Exclusion for Seepage

The court then considered the seepage exclusion. The seepage exclusion provided in pertinent part that “this Certificate does not insure: (a) any loss, damage, cost or expense, or (b) any increase in insured loss, damage cost or expense ... which arises from any kind of seepage or any kind of pollution and/or contamination ... .”  The policy further stated that the term “any kind of seepage” includes “the presence, existence, or release of anything which endangers or threatens to endanger the health, safety, or welfare of persons or the environment.” The policy also excluded “coverage for losses caused by seepage of, inter alia, ‘any substance designated or defined as toxic, dangerous, hazardous or deleterious to persons or the environment under any ... Federal, State, Provincial, Municipal or other law, ordinance, or regulation.’” 

The Third Circuit concluded that bodily fluids are regulated by OSHA as hazardous and dangerous materials. As a result, the court held that the loss unambiguously fell under the exclusion for seepage. The pollution exclusion was not considered, since the court found that the exclusions for microorganisms and seepage applied.

Insureds’ Attempt to Circumvent the Exclusions Rejected by Court

In response, the insureds attempted to argue that the decomposing body caused damage to the buildings not only through the deceased’s bodily fluids but also by the smell caused by decomposition. The Third Circuit rejected this claim and applied the broad language found in the microorganism exclusion: “loss . . . directly or indirectly arising out of or relating to . . . microorganisms.” The Third Circuit stated that “it suffices that the smell and other damages ‘directly or indirectly arose out of’ the bacteria, which caused the fluid to escape the body and grew in the fluid after it left the body.” As a result of the broad language, the court applied the phrase “directly or indirectly arising” to bar coverage for other kinds of losses. In addition, the court applied the broad language in the seepage exclusion: “loss . . . which arises from any kind of seepage” in a similar way.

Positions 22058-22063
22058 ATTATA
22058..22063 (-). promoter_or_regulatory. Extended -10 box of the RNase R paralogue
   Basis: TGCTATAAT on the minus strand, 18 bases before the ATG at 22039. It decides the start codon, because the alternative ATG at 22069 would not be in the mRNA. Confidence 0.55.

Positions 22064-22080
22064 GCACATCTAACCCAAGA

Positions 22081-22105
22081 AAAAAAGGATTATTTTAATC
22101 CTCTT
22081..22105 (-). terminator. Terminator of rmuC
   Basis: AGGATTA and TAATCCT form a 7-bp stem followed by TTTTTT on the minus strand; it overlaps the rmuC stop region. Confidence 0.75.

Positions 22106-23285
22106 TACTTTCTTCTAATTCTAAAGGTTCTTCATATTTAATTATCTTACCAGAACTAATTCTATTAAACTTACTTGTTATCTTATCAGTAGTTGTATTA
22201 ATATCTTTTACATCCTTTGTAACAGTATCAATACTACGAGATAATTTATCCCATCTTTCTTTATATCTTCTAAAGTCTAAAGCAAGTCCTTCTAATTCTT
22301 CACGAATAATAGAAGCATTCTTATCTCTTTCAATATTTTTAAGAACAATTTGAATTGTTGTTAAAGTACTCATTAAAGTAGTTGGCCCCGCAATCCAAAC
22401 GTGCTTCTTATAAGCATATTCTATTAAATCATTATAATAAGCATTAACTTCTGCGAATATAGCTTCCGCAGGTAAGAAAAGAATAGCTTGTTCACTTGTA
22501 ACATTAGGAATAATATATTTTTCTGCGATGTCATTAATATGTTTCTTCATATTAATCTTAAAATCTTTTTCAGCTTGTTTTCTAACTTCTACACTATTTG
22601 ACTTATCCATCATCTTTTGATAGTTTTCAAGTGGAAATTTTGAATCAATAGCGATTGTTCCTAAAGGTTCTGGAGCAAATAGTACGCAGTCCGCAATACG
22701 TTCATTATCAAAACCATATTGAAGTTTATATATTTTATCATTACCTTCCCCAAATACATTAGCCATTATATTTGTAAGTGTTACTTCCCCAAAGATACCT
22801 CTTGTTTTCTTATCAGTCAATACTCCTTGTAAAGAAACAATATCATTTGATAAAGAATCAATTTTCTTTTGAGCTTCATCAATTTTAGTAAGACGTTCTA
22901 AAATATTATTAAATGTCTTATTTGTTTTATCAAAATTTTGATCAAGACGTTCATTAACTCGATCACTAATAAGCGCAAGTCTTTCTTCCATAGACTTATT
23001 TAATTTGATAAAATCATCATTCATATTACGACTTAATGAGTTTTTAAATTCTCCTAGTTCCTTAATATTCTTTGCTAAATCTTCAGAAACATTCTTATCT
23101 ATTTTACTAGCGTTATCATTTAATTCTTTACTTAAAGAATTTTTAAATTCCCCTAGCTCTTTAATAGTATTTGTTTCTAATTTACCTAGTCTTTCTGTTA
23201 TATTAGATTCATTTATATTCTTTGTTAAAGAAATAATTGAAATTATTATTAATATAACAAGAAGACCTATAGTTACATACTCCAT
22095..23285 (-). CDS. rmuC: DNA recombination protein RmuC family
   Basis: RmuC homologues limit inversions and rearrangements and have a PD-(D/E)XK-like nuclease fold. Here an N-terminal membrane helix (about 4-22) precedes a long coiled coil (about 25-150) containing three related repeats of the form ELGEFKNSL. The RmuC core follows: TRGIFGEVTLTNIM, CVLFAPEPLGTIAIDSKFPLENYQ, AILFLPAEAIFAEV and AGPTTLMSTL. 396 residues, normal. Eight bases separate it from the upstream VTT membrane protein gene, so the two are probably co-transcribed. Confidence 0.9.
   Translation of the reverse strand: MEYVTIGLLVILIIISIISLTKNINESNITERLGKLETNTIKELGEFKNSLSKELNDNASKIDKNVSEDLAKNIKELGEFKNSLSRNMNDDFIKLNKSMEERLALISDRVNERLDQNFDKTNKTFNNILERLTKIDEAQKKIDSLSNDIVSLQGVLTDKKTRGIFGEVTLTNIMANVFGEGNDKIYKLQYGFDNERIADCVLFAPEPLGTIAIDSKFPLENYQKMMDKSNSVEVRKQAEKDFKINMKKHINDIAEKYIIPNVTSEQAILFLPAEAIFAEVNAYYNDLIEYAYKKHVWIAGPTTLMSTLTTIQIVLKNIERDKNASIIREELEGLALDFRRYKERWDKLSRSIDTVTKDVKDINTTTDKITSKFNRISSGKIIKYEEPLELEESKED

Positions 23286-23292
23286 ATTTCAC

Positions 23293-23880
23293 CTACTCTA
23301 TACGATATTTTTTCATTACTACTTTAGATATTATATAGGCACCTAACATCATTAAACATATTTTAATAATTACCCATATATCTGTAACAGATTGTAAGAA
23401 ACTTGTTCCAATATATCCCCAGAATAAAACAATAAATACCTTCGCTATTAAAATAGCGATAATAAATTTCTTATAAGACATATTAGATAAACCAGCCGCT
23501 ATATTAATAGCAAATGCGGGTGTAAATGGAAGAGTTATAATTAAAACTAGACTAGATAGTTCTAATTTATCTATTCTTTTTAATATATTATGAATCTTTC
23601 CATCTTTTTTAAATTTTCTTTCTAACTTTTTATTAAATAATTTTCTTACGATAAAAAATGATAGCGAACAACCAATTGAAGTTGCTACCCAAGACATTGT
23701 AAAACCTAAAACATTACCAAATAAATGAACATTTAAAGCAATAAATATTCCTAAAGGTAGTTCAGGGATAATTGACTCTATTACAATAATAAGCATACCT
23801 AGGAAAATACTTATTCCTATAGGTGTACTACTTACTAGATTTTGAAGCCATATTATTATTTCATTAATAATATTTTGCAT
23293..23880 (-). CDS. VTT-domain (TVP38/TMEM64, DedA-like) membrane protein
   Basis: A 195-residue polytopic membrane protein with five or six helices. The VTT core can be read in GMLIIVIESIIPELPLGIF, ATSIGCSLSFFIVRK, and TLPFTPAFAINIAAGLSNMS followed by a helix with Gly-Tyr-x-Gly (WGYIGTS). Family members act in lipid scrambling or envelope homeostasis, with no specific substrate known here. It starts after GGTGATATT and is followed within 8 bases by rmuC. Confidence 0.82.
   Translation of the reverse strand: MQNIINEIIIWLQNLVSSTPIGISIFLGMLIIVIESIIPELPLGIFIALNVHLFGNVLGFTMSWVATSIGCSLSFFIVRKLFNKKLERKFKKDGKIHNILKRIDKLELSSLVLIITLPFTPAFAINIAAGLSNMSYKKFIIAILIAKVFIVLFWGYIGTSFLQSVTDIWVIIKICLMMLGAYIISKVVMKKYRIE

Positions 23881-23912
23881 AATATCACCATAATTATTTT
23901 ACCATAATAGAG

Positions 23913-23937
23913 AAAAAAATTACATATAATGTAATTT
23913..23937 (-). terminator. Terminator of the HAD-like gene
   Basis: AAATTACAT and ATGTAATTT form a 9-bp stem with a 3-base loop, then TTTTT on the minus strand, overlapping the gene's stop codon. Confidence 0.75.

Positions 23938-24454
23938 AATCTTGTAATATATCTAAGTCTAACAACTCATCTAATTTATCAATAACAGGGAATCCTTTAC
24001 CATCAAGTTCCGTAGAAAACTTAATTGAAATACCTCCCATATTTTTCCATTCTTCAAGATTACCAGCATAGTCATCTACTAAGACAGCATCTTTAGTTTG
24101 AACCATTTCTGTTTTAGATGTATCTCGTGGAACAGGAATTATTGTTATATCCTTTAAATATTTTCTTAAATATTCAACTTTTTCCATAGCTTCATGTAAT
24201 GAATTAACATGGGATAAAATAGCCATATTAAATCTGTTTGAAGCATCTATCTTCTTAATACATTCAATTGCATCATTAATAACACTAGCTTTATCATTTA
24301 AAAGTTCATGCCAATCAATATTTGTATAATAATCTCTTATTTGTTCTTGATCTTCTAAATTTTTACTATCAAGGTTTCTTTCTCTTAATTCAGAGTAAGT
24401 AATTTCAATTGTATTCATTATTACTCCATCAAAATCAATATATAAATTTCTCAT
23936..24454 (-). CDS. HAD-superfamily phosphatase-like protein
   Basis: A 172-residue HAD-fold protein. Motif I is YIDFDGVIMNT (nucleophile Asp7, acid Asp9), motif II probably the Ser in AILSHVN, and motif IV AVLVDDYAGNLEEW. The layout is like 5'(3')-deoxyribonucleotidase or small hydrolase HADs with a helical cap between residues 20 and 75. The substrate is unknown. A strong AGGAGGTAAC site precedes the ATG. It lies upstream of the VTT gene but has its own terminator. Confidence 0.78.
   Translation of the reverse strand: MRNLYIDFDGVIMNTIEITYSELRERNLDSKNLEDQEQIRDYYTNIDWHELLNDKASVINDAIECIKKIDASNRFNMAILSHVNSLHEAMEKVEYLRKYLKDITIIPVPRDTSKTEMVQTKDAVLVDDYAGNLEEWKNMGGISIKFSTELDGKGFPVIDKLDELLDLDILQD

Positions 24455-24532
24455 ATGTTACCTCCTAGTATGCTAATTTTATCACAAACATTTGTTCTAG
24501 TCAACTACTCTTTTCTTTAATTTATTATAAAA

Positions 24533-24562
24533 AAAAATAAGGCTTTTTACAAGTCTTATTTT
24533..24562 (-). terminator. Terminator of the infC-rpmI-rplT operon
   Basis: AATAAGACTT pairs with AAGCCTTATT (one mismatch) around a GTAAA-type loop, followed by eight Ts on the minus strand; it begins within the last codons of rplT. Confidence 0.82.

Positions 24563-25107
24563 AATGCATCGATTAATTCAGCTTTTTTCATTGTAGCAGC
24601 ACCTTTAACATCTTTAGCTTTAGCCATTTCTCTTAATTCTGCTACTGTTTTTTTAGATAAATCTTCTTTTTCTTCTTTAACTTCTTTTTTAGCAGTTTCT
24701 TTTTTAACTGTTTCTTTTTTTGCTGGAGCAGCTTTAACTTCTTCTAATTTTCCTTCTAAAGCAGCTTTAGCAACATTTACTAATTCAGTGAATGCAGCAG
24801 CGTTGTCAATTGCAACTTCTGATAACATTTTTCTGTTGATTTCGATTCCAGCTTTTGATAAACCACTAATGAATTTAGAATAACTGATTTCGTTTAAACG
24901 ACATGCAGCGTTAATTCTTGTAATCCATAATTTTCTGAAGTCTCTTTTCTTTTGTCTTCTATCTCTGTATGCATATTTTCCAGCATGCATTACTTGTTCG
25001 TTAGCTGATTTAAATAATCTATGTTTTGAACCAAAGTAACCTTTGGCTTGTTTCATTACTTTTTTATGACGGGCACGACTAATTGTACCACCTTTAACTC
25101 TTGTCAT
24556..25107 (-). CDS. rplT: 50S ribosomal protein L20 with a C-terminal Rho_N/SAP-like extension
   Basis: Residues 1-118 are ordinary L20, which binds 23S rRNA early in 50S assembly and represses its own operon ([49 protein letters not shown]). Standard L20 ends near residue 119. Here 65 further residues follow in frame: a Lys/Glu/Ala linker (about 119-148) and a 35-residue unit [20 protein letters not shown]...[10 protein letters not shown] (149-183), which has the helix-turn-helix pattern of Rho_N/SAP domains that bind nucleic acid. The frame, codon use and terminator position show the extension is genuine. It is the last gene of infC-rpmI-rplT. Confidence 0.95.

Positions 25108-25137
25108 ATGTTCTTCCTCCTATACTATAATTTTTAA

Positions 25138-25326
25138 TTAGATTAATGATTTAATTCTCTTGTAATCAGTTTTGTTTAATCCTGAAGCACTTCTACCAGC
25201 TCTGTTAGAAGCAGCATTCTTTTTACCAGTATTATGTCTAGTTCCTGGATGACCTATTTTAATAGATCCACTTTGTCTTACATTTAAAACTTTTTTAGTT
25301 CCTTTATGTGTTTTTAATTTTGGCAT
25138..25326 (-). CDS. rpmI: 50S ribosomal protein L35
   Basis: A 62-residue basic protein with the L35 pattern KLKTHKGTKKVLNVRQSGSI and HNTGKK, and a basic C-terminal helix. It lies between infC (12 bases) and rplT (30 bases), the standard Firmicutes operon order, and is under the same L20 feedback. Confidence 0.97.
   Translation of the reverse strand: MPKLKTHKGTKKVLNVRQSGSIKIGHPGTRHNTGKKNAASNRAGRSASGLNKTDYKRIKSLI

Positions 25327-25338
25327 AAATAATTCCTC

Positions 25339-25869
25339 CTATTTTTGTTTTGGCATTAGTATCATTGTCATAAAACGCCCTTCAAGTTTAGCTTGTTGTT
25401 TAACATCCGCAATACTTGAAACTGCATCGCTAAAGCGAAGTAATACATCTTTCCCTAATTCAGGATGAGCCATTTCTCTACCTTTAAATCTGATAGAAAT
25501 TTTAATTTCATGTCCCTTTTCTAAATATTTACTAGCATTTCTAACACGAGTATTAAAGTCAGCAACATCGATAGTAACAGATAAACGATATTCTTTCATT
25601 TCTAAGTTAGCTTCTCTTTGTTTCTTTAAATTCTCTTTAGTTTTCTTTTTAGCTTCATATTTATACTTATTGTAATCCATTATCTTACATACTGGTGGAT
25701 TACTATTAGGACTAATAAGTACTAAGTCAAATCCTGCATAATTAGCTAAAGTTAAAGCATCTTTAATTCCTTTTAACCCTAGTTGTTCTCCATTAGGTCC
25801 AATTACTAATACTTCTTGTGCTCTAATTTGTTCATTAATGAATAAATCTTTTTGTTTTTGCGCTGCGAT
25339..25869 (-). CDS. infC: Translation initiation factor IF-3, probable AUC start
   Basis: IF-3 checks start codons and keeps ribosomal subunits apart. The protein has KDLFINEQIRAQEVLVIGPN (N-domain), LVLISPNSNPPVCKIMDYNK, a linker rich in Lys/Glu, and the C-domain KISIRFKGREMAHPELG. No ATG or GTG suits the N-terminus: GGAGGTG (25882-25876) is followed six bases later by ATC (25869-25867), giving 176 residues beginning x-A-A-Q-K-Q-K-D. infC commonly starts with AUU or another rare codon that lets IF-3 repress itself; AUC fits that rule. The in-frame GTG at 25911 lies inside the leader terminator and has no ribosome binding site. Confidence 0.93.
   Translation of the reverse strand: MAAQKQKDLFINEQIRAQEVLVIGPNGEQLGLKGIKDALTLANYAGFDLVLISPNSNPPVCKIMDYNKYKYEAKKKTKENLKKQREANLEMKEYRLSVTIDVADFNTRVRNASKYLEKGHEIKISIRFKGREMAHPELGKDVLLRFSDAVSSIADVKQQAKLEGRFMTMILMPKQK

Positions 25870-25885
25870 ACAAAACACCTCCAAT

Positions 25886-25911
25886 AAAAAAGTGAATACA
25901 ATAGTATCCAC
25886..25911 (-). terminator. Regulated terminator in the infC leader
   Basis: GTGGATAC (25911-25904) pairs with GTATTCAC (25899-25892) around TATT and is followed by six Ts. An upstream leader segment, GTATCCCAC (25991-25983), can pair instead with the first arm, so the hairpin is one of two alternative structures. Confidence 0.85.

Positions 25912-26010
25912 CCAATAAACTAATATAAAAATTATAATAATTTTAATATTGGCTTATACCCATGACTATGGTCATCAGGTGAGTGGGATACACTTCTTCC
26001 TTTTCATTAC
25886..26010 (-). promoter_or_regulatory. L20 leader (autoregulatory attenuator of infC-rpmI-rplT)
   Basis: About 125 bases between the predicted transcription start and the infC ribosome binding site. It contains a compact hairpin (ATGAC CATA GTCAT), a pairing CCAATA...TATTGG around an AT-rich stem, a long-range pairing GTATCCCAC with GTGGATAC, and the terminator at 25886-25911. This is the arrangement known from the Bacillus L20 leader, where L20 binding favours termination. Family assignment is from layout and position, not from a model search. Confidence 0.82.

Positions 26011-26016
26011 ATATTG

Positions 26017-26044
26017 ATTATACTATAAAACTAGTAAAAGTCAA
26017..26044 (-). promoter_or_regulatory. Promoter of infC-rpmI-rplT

Keywords: insurance; coverage; microorganisms; seepage; exclusions; decomposition; Third Circuit

Peter J. Mitchell is an associate with Podvey, Meanor, Catenacci, Hildner, Cocoziello & Chattman, P.C., Newark, New Jersey.

Copyright © 2014, American Bar Association. All rights reserved. This information or any portion thereof may not be copied or disseminated in any form or by any means or downloaded or stored in an electronic database or retrieval system without the express written consent of the American Bar Association. The views expressed in this article are those of the author(s) and do not necessarily reflect the positions or policies of the American Bar Association, the Section of Litigation, this committee, or the employer(s) of the author(s).